The Tea Party movement will split the republicans. In many areas they are threatening to challenge republican candidates in the primary if you don’t agree with them on nearly everything. They are infiltrating the party at ground level. If they succeed in getting their kind nominated, a whole lot of republicans and independents will vote for the democrat in the general election. If they form a third party, which may happen, it will split what’s left of the conservative vote and democratic candidates will fair better. The “Tea Partiers” could have a significant effect in the primaries by selecting more extreme candidates which will turn off many moderate republicans in the general election. Both parties rely on the middle to get elected, except in districts that are solid one way or the other.
I’ve been studying election polls for years both in college courses and independently and they are used and abused by the media in many ways. My theory on polls is that they are not reliable at predicting voter behavior on election day except within a month of the election. The main reason for this is the vast majority of voters don’t really pay attention to candidates or issues until the election gets near. There are us political junkies who follow way too closely, but I keep telling myself that polls fluctuate wildly and the methodologies of many of them are questionable. For a great example of this, go read Nate Silver’s analysis of a poll commissioned by the off the rail blog Firedoglake. It’s revealing of how a poll can get you the results you want, if you write the questions and order the questions in the “right” way.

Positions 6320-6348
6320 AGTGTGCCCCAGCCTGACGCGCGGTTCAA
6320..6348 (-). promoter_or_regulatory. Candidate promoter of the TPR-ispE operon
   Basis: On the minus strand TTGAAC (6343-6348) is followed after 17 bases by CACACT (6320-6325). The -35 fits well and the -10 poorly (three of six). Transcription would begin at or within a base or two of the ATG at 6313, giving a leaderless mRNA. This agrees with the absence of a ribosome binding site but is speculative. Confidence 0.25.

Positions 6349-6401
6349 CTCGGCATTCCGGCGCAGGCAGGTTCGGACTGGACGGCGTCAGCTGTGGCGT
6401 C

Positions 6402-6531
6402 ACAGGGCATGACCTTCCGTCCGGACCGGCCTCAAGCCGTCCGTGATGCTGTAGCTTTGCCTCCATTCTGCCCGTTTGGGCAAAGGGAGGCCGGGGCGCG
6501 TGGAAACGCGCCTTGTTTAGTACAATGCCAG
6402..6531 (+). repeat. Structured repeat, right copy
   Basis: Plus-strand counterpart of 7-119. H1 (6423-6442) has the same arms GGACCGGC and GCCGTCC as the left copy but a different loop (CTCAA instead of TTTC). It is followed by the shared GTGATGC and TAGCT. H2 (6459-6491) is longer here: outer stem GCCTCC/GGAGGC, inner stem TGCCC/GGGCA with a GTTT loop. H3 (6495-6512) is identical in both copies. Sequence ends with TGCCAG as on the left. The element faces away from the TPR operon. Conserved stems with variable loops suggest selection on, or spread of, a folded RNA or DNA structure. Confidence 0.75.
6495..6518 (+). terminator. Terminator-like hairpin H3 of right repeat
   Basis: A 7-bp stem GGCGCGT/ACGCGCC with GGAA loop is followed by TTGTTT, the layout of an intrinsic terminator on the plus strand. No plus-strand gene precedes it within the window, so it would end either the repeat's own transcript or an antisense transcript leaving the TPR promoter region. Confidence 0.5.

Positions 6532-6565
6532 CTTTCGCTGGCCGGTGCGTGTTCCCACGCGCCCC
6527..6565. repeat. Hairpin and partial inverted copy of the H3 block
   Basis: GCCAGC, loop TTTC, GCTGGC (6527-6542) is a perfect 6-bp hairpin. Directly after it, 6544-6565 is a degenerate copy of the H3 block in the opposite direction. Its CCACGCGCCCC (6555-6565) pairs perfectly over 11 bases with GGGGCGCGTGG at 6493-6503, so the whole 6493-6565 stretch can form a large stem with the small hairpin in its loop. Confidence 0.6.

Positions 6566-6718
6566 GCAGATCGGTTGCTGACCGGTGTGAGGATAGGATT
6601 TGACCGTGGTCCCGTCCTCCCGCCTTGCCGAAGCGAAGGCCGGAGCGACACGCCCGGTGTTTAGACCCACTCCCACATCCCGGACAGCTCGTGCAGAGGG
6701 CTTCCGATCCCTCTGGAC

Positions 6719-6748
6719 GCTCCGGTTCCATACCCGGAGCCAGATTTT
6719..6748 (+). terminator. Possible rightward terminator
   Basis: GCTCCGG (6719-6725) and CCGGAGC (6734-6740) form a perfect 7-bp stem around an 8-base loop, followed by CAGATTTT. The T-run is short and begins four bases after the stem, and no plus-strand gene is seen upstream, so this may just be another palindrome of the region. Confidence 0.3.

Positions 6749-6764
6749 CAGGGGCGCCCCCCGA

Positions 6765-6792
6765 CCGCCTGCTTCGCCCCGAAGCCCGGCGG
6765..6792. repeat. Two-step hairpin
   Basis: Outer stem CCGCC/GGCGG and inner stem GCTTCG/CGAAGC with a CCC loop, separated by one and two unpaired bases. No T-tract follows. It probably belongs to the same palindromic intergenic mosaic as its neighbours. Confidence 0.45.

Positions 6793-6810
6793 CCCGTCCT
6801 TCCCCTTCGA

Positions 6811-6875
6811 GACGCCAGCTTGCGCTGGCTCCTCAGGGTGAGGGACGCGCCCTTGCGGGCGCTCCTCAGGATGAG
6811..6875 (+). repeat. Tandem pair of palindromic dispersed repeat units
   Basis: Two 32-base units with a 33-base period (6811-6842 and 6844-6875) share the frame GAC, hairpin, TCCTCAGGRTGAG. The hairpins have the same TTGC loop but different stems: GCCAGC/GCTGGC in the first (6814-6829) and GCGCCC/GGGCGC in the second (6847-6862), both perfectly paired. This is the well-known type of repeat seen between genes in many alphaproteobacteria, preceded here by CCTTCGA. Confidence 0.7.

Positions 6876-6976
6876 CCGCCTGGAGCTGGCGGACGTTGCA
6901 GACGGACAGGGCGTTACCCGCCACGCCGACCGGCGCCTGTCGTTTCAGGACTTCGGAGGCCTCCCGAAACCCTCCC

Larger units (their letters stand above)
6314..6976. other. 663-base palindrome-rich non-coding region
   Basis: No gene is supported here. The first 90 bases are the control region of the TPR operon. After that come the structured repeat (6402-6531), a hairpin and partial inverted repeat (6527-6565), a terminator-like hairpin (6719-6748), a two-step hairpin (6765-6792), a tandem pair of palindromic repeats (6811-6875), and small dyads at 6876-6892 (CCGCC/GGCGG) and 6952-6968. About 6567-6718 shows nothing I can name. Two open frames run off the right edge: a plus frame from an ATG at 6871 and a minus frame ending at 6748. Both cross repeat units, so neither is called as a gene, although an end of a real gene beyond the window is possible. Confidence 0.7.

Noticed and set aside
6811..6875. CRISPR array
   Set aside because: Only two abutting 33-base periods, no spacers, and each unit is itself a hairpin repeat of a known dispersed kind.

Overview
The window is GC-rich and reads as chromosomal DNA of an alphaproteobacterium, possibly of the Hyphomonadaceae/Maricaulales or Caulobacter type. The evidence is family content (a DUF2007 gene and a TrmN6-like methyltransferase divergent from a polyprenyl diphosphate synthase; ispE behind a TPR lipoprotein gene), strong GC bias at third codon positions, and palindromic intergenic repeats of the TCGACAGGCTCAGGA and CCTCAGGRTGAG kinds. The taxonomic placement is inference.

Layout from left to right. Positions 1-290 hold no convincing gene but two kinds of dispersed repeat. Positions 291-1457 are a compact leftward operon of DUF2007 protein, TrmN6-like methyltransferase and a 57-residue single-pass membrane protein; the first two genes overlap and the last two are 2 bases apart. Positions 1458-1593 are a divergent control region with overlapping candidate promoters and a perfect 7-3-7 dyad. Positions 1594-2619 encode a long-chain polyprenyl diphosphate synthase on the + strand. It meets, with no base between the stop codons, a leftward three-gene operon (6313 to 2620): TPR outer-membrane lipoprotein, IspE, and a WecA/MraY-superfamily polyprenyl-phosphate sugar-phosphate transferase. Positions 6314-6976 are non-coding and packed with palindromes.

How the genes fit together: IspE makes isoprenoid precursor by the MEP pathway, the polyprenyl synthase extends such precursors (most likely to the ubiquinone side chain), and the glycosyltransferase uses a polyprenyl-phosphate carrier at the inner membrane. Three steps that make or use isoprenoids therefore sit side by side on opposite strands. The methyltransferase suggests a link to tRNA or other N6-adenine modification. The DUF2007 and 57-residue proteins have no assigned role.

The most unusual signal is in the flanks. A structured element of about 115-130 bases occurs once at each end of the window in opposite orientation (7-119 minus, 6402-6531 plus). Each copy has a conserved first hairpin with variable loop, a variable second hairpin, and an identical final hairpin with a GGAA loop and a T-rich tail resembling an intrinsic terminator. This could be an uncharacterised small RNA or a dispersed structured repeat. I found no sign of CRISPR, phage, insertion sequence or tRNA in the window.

Nate Silver at FiveThirtyEight is the absolute best at interpreting and analyzing polls and whenever a new poll comes, I rush over to Nate’s blog and see what he has to say about it. He’s honest and tells it like it is, whether it’s what you want to hear or not.
I’m not feeling doom and gloom for the democrats in the next election. If you look at the non “horserace” questions, you get a much more accurate picture of what might happen in the future. Drawing any conclusions about what might happen 10 months from now is a fools game. My optimism for the democratic party isn’t based on polls, whether they are good ones or not. It’s based on the dynamics of many variables including the “Tea Party Movement”, health care reform and all the rest.